Perhaps you’ve noticed a toddler’s sagging swim diaper and wondered if it’s really keeping the poop out of your neighborhood pool.
The Centers for Disease Control and Prevention has the answer for you: no.
Last summer, researchers at the federal public health agency collected 161 filter samples from public swimming pools in the Atlanta area. More than half of those samples, 58 percent, were contaminated with E. coli.
That, the CDC reported today, “signifies that swimmers introduced fecal matter into pool water.”
Toddlers who aren’t toilet trained are just one source of the problem, according to the study, which was published in the latest Morbidity and Mortality Weekly Report.
People who don’t shower with soap before swimming bring E. coli on their backsides, the CDC reports. And people who swim while sick with diarrhea are much more likely to introduce E. coli, Cryptosporidium, and other yucky germs into the water.
That takes some of the shine off the opening of summer pool season, doesn’t it?
Fortunately, a properly chlorinated pool can kill E. coli quickly. So if your local pool is doing a good job maintaining chlorine and pH levels, that takes care of that problem.
The testing method used in this study couldn’t tell if the E. coli was alive or had already been killed. And no outbreaks of pool-related disease were reported last summer in Atlanta.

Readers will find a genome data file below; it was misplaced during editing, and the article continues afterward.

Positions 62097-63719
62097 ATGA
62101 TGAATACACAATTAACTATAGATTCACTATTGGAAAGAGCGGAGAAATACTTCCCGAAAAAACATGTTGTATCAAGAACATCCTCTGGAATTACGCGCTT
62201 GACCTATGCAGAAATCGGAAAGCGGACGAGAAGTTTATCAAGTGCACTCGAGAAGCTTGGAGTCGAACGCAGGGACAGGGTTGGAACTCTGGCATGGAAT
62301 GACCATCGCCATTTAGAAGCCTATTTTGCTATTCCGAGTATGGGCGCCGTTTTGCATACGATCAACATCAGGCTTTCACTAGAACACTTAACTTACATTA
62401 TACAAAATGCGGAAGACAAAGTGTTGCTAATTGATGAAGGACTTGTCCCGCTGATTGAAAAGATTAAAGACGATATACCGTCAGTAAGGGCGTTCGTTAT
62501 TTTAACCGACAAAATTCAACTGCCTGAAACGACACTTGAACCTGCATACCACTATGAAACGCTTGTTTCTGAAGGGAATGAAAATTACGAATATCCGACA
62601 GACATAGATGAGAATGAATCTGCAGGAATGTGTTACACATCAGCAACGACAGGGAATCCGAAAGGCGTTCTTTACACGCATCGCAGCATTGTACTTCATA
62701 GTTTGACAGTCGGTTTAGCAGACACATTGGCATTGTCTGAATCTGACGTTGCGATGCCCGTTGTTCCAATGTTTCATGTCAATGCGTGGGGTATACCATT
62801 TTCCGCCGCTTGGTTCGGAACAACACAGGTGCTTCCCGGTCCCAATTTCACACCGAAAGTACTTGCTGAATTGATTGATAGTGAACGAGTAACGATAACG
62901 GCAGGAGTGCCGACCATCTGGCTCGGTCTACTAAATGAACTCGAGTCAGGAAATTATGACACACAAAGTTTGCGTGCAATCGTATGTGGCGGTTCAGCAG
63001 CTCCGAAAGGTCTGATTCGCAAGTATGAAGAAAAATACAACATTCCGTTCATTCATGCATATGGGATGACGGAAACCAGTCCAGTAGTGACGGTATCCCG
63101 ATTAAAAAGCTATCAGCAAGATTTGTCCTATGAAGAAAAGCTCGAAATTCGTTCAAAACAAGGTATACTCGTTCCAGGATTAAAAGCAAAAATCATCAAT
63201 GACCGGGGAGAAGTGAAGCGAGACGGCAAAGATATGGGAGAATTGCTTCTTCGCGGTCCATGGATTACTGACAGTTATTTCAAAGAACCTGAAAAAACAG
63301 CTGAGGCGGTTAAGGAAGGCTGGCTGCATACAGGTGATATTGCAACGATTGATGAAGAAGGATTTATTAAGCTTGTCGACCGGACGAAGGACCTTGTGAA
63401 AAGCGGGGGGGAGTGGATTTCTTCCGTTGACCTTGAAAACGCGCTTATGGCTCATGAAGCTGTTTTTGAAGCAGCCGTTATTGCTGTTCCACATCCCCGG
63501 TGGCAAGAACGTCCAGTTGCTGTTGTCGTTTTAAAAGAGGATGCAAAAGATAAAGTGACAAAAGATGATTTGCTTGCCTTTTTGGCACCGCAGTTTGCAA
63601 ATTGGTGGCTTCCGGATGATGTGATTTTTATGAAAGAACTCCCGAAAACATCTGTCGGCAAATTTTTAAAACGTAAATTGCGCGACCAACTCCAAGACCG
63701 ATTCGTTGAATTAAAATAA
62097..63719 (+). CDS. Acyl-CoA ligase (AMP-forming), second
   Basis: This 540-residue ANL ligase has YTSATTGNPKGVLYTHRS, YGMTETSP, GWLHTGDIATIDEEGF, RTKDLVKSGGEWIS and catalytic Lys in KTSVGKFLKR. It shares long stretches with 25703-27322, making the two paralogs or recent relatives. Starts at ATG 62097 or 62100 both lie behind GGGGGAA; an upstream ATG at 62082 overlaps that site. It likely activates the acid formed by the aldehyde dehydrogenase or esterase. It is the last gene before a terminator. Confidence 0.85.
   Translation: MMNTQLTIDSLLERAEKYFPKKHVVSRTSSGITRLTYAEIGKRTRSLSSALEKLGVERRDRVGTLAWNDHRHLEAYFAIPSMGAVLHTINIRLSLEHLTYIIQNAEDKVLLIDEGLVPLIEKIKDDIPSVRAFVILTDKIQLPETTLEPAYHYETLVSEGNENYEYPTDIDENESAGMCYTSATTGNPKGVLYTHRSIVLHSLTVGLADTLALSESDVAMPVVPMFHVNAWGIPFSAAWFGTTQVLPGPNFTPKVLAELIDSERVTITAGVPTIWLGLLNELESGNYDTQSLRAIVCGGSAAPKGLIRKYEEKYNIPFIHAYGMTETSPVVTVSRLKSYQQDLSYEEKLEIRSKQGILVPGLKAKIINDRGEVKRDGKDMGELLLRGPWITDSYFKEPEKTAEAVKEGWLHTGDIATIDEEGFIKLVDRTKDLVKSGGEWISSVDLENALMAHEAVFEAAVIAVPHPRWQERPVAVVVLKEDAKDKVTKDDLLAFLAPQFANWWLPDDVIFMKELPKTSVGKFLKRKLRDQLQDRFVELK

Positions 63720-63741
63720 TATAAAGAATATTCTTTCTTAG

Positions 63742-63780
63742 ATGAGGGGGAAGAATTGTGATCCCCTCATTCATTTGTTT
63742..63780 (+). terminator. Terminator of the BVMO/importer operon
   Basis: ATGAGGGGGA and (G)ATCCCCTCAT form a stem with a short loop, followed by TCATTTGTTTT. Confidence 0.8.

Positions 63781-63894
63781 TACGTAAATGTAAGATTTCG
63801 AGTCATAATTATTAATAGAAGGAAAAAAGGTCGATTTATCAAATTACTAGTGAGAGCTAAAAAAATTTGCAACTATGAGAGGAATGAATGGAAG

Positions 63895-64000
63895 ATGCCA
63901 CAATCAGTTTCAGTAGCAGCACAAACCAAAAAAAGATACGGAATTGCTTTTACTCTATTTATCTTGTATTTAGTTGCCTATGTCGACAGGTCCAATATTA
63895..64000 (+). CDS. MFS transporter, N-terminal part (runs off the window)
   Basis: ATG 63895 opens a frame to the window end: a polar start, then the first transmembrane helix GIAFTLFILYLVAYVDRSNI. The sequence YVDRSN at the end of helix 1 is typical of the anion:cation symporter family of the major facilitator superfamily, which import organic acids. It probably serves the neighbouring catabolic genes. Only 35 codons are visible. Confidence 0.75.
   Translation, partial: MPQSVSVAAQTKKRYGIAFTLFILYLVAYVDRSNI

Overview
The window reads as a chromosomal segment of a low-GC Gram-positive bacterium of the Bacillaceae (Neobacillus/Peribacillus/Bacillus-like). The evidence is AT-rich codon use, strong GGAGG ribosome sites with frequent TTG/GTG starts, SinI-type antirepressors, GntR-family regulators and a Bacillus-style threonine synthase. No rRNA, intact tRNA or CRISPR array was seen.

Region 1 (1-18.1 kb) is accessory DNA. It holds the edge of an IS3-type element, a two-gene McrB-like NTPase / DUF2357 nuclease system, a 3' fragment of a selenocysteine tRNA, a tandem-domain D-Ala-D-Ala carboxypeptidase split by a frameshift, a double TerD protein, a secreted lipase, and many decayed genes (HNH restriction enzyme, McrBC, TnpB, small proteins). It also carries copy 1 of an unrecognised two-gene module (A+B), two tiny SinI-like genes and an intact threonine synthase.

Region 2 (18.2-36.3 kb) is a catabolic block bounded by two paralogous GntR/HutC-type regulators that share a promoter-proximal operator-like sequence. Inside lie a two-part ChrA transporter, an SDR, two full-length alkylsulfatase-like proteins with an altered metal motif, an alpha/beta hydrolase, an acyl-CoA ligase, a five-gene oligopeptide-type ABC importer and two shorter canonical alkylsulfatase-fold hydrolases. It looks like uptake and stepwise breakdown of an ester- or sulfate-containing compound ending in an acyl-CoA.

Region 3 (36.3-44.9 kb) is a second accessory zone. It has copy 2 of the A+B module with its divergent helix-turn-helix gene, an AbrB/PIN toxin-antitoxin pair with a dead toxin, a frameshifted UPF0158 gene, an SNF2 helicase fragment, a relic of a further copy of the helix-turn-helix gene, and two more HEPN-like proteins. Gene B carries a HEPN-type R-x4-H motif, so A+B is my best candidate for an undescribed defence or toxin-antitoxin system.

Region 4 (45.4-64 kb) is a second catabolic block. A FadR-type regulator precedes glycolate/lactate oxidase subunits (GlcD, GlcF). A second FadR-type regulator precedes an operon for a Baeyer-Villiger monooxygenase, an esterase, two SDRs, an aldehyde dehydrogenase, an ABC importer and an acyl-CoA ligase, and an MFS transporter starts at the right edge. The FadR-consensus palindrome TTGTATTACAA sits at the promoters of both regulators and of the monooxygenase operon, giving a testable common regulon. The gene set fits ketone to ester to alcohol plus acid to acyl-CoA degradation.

Wondering why the lifeguards kick you out of the pool for 30 minutes after a “fecal incident”? That’s the amount of time the CDC recommends to make sure that E. coli, by far the most common fecal pathogen, has been killed.
Other bugs are a lot harder to kill, unfortunately. It can take 45 minutes to kill Giardia, which causes diarrhea, in a pool chlorinated with 1 part per million of free chlorine. But it can take more than a day to kill Cryptosporidium, even with 10 times as much chlorine.
The CDC wants you to do your part by showering before you get in the pool. Children should be taken to the bathroom every hour, and diapers should be checked and changed at least that often. Most important, stay out of the pool when suffering from diarrhea.
Oh, and the CDC knows you pee in the pool, too. The nitrogen in urine depletes free chlorine in pool water, making it harder to kill germs. Nitrogen also converts the chlorine into a form that irritates the eyes and lungs. So stop doing that.
But this subject isn’t a complete bummer. It’s given us here at Shots an excuse to revisit the classic Baby Ruth in the pool scene from the 1980 movie “Caddyshack.” Enjoy!